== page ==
FOXBOROUGH — We have no idea if Kyler Murray will end up playing baseball or football. Maybe the reigning Heisman Trophy winner and first-round Oakland A’s draft pick will try his professional hand at both. We do know Patrick Mahomes could have ended up playing baseball, his rocket arm just as capable of sailing the ball around an infield as it is launching a football down the field for the Kansas City Chiefs. As the second-year pro and presumptive NFL MVP readies for his AFC Championship game Sunday against the Patriots, it’s hard to argue he chose unwisely.
Actually, baseball probably made him a better quarterback.
“Pat, obviously you see his baseball background in some of his delivery. He delivers it from a lot of arm angles. He’s got a lot of whip from his throwing,” none other than Tom Brady was saying Friday, two days before he would lead the Patriots into Arrowhead Stadium to face Mahomes. “That’s a good quality to have as a quarterback, throwing from multiple angles and trying to manipulate the rush and throwing lanes and so forth.”
Brady, like Mahomes once was, like Murray is now, was himself a professional two-sport prospect, drafted in the late rounds of the 1995 major league draft as a lefthanded-hitting catcher. It is that common thread that got me thinking about the value of being a multisport athlete, and how the experiences young athletes gain from different skill sets, diverse teammates, alternative coaching, and varying stakes can shape the adult athletes they become. In an age when specialization has become the rage, when parental dreams can get wrapped up in visions of college scholarships or pro contracts so much that private coaching and elite year-round clinics replace traditional season-to-season local leagues, a small and admittedly unscientific poll of the Patriots locker room confirms the opposite to be true.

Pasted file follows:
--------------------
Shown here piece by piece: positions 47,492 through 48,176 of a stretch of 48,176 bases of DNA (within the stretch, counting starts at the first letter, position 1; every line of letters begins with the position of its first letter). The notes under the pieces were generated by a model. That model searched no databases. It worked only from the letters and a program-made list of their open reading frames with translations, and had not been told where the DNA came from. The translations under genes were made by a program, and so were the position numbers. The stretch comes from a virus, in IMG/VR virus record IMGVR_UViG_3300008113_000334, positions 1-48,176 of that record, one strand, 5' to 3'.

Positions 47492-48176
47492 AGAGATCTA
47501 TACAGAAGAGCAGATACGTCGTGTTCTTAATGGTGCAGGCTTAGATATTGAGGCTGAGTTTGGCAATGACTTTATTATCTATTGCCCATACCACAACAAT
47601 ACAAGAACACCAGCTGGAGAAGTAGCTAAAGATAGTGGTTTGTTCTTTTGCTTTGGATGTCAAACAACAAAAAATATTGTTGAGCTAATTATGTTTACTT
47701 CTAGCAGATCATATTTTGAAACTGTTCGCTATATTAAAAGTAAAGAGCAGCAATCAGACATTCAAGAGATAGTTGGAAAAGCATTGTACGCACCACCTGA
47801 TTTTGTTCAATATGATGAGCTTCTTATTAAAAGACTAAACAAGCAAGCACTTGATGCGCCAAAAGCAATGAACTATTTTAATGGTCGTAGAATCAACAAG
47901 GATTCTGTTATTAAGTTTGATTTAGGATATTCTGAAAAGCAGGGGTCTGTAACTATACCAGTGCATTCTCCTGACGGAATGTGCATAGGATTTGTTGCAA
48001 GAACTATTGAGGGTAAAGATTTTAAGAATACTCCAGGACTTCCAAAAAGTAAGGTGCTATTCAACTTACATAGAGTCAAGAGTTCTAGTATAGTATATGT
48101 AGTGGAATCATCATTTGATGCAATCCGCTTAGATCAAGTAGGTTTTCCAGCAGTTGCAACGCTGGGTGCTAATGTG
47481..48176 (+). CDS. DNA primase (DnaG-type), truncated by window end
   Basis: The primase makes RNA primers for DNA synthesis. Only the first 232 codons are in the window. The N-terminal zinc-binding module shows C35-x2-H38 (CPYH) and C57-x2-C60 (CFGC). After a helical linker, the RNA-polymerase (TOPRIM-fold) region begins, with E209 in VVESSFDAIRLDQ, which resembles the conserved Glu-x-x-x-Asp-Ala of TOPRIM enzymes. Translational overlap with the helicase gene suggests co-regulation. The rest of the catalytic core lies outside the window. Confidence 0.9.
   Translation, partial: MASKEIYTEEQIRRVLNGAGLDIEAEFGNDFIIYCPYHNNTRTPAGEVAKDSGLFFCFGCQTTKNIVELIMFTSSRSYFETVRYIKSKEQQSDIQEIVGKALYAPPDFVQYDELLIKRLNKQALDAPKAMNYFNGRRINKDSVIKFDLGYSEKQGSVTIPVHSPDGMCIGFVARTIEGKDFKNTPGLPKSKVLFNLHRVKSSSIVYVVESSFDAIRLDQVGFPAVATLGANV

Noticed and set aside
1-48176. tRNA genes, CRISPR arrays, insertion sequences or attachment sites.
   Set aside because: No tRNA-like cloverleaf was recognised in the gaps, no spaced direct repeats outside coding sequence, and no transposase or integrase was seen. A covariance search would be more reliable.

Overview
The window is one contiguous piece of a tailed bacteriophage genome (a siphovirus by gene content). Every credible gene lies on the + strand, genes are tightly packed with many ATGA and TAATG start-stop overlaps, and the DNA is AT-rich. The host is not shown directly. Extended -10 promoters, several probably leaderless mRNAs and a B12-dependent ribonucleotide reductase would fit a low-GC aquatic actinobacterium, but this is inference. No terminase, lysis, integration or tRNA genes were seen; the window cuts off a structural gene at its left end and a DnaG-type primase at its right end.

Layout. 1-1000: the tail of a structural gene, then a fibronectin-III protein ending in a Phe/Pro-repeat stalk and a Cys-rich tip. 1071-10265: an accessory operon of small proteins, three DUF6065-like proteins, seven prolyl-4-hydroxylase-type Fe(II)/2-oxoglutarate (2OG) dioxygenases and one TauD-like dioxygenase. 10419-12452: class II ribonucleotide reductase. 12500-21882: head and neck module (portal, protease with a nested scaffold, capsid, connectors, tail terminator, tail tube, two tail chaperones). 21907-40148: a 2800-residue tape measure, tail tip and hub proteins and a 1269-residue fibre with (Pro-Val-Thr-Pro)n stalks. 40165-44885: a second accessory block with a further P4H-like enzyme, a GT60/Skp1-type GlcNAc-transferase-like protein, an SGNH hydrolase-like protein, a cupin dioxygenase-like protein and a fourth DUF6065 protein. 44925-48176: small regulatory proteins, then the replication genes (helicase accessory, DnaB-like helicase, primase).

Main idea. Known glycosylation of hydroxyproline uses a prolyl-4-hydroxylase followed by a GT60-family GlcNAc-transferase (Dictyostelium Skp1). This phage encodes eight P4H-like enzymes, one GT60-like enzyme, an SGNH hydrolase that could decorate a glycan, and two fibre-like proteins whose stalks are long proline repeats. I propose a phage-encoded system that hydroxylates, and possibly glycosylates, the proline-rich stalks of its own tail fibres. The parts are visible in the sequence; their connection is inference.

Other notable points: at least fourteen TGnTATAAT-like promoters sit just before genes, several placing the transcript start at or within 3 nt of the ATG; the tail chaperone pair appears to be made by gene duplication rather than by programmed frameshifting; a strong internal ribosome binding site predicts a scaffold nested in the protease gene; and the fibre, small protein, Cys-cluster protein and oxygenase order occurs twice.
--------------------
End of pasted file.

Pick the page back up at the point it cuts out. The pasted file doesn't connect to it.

“Of all the pro athletes I’ve come across, more than not played multiple sports growing up,” said Patriots kicker Stephen Gostkowski, whose tuition at Memphis was paid for by his baseball scholarship even though it was football that would ultimately pay his salary. “You can learn a lot from playing different sports. I’m a big proponent of it. The more the merrier.”
Such was the prevailing sentiment among athletes on the Patriots, who might not have been able to play two sports professionally (though we know receiver Chris Hogan would have killed it in the professional lacrosse arena, and until rotator cuff issues was a lefthanded-hitting center fielder) but many of whom could have, or did, play two college sports. Offensive lineman Marcus Cannon was a discus thrower and shot-putter for Texas Christian. Backup quarterback Brian Hoyer intended to play both baseball and football at Michigan State until time and arm troubles pushed him to football. Stephon Gilmore fielded college opportunities in track and basketball before starting as a true freshman cornerback at South Carolina.